"Gone With The Wind" Misquote?

 

Almost everyone knows about the famous line from Gone With The Wind, when Clark Gable says to Vivien Leigh, "Frankly My Dear, I don't give a damn".

But is that actually correct? Shouldn't it be "I don't give a dam"? The whole "I don't give a dam" phrase came from the Indian coin called a "Dam". So by saying something wasn't worth a "Dam" you were literally saying something wasn't worth the inexpensive indian coin.

I don't know if "I don't give a damn" even makes sense. There isn't a definition that properly fits the quote.

 

It might sound like a silly thing to debate. But me and my employee were talking about phrases that people fuck up all the time. I mentioned this and we debated it for a bit till I showed her there was a real thing called a "Dam".  She then brought up the Gone With The Wind quote.

Thoughts?

Frankly op, I don't give a damn. Phone Post 3.0

^beat me to it Phone Post 3.0

Look at all the dams I don't give. . . Phone Post 3.0

Phone Post 3.0

You realize this was a book right? you could just skim the book for the quote. Phone Post 3.0

shampoohorn - You realize this was a book right? you could just skim the book for the quote. Phone Post 3.0


Yes but I never read it and wasn't privy to whether or not that was a line added to the movie or if it was from the book.

Frankly my dear, I done give a Van Damme. Phone Post 3.0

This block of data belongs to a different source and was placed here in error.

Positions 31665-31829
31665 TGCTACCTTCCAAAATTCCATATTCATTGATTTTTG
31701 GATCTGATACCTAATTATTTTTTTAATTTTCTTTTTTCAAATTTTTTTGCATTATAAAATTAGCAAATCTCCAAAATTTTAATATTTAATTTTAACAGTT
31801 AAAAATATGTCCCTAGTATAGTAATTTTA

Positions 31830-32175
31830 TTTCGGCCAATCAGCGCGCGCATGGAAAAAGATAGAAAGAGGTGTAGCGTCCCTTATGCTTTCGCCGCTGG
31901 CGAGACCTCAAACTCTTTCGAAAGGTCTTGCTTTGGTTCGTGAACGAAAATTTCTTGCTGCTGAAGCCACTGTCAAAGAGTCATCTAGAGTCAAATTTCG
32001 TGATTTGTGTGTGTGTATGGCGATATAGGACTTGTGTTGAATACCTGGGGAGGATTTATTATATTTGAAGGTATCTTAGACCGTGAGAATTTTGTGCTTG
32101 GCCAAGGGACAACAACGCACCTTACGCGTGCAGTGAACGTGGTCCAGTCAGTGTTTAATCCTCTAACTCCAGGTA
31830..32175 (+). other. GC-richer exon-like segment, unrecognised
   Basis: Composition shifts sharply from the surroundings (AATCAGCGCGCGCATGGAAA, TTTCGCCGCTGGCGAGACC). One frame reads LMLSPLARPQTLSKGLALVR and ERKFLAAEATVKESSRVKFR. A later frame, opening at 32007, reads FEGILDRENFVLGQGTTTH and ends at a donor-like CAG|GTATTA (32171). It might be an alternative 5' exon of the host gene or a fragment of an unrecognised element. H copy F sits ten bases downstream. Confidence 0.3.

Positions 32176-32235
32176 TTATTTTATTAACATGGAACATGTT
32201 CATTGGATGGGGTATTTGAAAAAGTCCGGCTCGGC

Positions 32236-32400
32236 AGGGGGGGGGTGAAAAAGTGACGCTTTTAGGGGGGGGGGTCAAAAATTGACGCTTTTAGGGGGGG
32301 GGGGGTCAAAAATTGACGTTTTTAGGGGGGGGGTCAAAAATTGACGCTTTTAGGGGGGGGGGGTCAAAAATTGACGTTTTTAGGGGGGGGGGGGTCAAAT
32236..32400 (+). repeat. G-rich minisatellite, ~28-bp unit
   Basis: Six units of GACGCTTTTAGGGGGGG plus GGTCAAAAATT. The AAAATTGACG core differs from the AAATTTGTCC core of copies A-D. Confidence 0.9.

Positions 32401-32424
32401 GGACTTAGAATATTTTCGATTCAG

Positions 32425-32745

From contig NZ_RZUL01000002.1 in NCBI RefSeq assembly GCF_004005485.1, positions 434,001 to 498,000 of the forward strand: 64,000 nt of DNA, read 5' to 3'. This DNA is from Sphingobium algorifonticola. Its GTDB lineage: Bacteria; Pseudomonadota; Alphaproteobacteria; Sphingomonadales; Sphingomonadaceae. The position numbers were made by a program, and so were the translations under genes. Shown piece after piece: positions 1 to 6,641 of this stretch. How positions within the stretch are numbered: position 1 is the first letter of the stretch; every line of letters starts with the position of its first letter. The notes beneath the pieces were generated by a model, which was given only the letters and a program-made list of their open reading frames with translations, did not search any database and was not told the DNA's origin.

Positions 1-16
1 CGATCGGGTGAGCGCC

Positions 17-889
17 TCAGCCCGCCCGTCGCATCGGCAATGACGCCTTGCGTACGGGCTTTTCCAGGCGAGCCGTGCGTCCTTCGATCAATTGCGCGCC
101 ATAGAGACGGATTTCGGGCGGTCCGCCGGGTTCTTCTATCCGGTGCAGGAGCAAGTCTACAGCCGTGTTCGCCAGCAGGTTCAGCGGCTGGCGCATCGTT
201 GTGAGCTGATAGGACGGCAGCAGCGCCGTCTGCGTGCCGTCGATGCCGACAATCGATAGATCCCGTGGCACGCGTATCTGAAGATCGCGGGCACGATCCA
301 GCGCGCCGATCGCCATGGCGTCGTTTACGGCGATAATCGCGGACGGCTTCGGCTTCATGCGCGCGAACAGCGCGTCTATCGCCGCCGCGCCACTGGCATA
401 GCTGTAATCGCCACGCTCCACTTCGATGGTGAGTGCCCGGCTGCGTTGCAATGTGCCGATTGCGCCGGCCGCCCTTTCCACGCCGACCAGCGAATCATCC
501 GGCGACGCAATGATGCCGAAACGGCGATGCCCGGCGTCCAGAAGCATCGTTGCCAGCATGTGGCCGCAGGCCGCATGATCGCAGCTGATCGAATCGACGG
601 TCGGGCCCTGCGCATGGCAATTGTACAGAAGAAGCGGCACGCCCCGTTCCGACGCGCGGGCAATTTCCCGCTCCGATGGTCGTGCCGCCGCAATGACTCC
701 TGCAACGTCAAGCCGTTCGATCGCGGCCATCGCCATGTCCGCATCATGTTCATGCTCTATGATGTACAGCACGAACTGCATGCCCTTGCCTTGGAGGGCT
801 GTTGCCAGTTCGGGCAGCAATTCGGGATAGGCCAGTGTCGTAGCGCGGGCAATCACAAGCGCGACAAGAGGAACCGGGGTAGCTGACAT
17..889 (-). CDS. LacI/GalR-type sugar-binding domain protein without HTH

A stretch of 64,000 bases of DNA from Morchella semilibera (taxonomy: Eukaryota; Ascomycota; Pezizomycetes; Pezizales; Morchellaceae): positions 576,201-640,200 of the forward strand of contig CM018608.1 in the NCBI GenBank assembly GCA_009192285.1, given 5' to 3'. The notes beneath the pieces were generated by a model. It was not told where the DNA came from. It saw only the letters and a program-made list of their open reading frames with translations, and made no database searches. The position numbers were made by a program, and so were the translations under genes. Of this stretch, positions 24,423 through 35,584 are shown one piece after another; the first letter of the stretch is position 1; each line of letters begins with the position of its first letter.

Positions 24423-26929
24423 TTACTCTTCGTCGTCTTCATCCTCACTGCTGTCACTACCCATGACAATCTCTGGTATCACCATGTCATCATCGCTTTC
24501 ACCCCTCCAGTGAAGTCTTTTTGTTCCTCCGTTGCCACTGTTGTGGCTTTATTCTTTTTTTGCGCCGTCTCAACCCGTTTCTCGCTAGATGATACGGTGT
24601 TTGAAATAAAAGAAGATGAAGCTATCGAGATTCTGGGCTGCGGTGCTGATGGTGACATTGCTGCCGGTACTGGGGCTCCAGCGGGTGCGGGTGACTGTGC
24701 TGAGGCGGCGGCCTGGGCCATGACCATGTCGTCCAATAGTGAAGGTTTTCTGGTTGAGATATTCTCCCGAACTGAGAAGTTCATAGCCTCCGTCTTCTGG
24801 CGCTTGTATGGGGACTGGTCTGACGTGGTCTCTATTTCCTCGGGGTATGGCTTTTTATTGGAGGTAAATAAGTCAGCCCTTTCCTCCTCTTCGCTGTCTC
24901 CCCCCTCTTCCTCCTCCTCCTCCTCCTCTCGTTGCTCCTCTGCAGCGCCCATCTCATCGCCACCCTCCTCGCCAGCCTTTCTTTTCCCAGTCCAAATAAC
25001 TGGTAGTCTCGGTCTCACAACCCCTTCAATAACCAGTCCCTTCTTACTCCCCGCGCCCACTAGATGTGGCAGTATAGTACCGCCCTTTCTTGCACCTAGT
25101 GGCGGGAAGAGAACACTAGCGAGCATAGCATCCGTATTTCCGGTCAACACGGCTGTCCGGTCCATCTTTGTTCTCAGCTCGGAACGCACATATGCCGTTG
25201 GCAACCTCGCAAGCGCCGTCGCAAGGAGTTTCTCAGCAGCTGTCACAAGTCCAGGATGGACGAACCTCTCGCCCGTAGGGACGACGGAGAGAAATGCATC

David@accu -
shampoohorn - You realize this was a book right? you could just skim the book for the quote. Phone Post 3.0


Yes but I never read it and wasn't privy to whether or not that was a line added to the movie or if it was from the book.

Wikipedia:
"Frankly, my dear, I don't give a damn" is a line from the 1939 film Gone with the Wind starring Clark Gable and Vivien Leigh. The line is spoken by Rhett Butler (Gable), as his last words to Scarlett O'Hara (Leigh), in response to her tearful question: "Where shall I go? What shall I do?" Scarlett, however, clings to the hope that she can win him back. This line is partially spoken by Rhett Butler in Margaret Mitchell's novel Gone with the Wind, published in 1936, from which the movie is derived. The novel does not include the word "frankly" which was added by scriptwriter Sidney Howard. Phone Post 3.0

"Damn" goes all the way back to middle English.

So, your Indian coin theory is not likely.

http://dictionary.reference.com/browse/damn?s=t

 

If GWTW was remade today, he'd be saying, "Frankly, bitch, I don't give a mad fuck."

 

People in India are poor as fuck so they didn't have enough room on their coins for the "n". We do so we added the extra letter just to rub their faces in it.

Might be time to get out of the house for a while OP. Go meet a girl or something. Phone Post 3.0

Where can I get some dam bait ? Phone Post 3.0

Its a common phrase in England Phone Post 3.0